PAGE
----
America's youngest female billionaire didn't build an empire, but instead did what many American billionaires do: Lynsi Torres was born into the right family. Her grandfather founded In-N-Out Burger in 1948, and in 2010 she became the president. When she turns 35, she'll become full owner.
In America, where you end up is increasingly tied not to your own drive, talents, and perseverance, but to being born with the right last name. While Torres is the most extreme example of this trend, her experience is far from unique — where you grew up and to whom you were born have big implications for socioeconomic mobility.
Torres has also had some marital issues. The Huffington Post reports that the 31-year-old is on her third marriage and pays $19,000 per month in child support to one of her ex-husbands. It would be boorish, of course, to bring up Torres's marriages, except this is exactly how 1%-loving right-wingers like David Brooks explain the increase in inequality: "I'd say today's meritocratic elites achieve and preserve their status not mainly by being corrupt but mainly by being ambitious and disciplined. They raise their kids in organized families..." (Brooks is currently going through a divorce). For thee, not me, says Brooks.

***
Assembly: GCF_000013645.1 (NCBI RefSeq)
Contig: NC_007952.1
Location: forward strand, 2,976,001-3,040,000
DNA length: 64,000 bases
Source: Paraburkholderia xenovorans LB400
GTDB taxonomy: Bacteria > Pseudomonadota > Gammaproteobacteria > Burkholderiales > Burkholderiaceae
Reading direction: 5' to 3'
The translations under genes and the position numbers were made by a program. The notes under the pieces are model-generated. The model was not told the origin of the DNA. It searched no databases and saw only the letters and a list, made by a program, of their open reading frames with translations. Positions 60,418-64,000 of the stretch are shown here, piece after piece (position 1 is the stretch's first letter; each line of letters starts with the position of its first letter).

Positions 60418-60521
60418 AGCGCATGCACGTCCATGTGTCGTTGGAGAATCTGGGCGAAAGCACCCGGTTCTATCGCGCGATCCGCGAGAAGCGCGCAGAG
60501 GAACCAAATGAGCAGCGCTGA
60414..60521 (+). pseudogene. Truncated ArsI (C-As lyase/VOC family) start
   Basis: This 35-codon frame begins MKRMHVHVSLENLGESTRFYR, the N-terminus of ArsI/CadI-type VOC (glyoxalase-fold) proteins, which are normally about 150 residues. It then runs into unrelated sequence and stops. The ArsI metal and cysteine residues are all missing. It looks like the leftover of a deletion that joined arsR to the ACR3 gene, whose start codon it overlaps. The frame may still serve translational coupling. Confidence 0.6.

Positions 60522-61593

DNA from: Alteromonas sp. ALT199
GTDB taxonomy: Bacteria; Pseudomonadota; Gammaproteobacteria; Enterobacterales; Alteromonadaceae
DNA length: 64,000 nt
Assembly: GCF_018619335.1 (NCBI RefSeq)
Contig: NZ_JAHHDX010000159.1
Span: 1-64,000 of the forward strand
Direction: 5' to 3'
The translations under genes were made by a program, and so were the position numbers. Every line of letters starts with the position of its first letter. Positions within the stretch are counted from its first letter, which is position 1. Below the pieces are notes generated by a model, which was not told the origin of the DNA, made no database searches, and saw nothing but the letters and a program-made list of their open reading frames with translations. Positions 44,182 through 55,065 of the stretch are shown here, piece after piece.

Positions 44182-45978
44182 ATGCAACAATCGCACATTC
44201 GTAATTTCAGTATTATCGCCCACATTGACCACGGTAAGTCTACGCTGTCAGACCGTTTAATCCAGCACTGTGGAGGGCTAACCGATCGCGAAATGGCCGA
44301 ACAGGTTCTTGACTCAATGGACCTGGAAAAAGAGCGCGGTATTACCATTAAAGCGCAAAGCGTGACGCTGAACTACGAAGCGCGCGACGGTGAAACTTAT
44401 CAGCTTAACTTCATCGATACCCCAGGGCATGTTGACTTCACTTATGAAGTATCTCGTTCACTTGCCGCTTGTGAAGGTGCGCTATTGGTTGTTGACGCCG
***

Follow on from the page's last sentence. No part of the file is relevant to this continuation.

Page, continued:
AP/Nam Y. Huh
In truth, the increase in inequality is due to a series of policy choices taken (union-busting, globalization, tax cuts) or not taken (increasing the minimum wage, mandating parental leave, establishing universal healthcare, regulating the financial industry). It happens that as families struggle they find themselves in financial hardship, which frays marriages and encourages debt. As I've argued elsewhere, almost every social or cultural factor blamed for the plight of the middle-class is directly attributable to the plight we created as a society through political choices.
People who are born rich tend to stay rich. They benefit from parental connections, parental investment, and favorable laws which they help craft and maintain through their influence. James Truslow Adams defined the American Dream thusly: "Each man and each woman shall be able to attain to the fullest stature of which they are innately capable, and be recognized by others for what they are, regardless of the fortuitous circumstances of birth or position."
And yet in our society, you are better off being born rich and dumb than poor and smart. For the middle class, any hardship (medical bills) or bad decision (credit card debt) are multiplied manifold. For the wealthy, it's no problem.